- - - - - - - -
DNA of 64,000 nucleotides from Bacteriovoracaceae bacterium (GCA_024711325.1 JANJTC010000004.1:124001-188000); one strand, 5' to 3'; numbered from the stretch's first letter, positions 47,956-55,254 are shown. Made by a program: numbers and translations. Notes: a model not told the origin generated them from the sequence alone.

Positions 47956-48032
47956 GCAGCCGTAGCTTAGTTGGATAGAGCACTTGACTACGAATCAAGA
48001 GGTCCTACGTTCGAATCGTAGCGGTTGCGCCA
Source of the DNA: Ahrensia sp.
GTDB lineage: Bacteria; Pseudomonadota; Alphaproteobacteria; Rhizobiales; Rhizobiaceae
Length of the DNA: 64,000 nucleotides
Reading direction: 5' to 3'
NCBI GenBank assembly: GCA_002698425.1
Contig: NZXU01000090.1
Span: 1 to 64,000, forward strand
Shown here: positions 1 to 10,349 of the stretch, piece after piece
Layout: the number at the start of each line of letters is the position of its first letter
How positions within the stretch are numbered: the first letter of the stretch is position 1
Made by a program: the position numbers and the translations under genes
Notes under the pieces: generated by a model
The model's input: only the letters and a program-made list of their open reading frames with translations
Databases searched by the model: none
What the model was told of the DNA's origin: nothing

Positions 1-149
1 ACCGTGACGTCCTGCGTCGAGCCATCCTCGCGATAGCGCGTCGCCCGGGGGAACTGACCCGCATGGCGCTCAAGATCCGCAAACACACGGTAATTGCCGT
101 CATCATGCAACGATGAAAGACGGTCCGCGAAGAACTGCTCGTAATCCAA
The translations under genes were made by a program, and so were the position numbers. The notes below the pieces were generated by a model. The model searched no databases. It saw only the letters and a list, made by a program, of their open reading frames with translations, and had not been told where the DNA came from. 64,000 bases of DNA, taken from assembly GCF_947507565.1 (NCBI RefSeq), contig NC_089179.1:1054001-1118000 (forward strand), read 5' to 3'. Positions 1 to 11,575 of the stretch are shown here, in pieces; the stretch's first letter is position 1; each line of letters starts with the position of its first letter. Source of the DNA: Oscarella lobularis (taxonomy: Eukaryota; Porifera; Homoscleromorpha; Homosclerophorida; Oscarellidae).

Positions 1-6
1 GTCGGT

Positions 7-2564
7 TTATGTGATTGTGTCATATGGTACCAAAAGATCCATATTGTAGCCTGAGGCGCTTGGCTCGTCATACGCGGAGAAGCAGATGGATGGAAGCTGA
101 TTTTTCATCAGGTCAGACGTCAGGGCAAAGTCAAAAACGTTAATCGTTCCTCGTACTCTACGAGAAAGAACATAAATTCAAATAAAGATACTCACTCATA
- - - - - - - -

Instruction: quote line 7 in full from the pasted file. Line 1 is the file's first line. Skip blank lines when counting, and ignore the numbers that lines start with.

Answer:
Length of the DNA: 64,000 nucleotides